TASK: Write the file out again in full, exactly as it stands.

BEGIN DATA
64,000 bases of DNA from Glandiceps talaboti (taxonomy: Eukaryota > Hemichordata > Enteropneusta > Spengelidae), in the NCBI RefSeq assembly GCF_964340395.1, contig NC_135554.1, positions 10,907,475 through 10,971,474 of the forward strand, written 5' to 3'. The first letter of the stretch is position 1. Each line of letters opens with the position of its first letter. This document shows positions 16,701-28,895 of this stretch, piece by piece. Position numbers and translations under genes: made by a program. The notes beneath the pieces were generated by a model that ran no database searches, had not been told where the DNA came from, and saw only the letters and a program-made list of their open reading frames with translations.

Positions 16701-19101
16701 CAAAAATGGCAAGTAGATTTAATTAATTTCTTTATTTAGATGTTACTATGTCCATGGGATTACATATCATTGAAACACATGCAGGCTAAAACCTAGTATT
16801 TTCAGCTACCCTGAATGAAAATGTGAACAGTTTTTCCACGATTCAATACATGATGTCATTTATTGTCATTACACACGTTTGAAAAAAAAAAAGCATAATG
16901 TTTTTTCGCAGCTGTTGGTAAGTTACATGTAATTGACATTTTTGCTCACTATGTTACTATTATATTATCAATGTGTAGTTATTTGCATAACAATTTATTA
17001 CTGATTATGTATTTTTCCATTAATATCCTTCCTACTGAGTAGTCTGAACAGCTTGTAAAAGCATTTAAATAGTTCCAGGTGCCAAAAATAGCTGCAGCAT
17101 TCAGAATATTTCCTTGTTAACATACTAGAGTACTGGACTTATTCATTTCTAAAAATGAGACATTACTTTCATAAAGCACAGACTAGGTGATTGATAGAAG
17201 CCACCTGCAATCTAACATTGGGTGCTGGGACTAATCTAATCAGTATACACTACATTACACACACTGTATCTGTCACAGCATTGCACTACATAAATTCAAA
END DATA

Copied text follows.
64,000 bases of DNA from Glandiceps talaboti (taxonomy: Eukaryota > Hemichordata > Enteropneusta > Spengelidae), in the NCBI RefSeq assembly GCF_964340395.1, contig NC_135554.1, positions 10,907,475 through 10,971,474 of the forward strand, written 5' to 3'. The first letter of the stretch is position 1. Each line of letters opens with the position of its first letter. This document shows positions 16,701-28,895 of this stretch, piece by piece. Position numbers and translations under genes: made by a program. The notes beneath the pieces were generated by a model that ran no database searches, had not been told where the DNA came from, and saw only the letters and a program-made list of their open reading frames with translations.

Positions 16701-19101
16701 CAAAAATGGCAAGTAGATTTAATTAATTTCTTTATTTAGATGTTACTATGTCCATGGGATTACATATCATTGAAACACATGCAGGCTAAAACCTAGTATT
16801 TTCAGCTACCCTGAATGAAAATGTGAACAGTTTTTCCACGATTCAATACATGATGTCATTTATTGTCATTACACACGTTTGAAAAAAAAAAAGCATAATG
16901 TTTTTTCGCAGCTGTTGGTAAGTTACATGTAATTGACATTTTTGCTCACTATGTTACTATTATATTATCAATGTGTAGTTATTTGCATAACAATTTATTA
17001 CTGATTATGTATTTTTCCATTAATATCCTTCCTACTGAGTAGTCTGAACAGCTTGTAAAAGCATTTAAATAGTTCCAGGTGCCAAAAATAGCTGCAGCAT
17101 TCAGAATATTTCCTTGTTAACATACTAGAGTACTGGACTTATTCATTTCTAAAAATGAGACATTACTTTCATAAAGCACAGACTAGGTGATTGATAGAAG
17201 CCACCTGCAATCTAACATTGGGTGCTGGGACTAATCTAATCAGTATACACTACATTACACACACTGTATCTGTCACAGCATTGCACTACATAAATTCAAA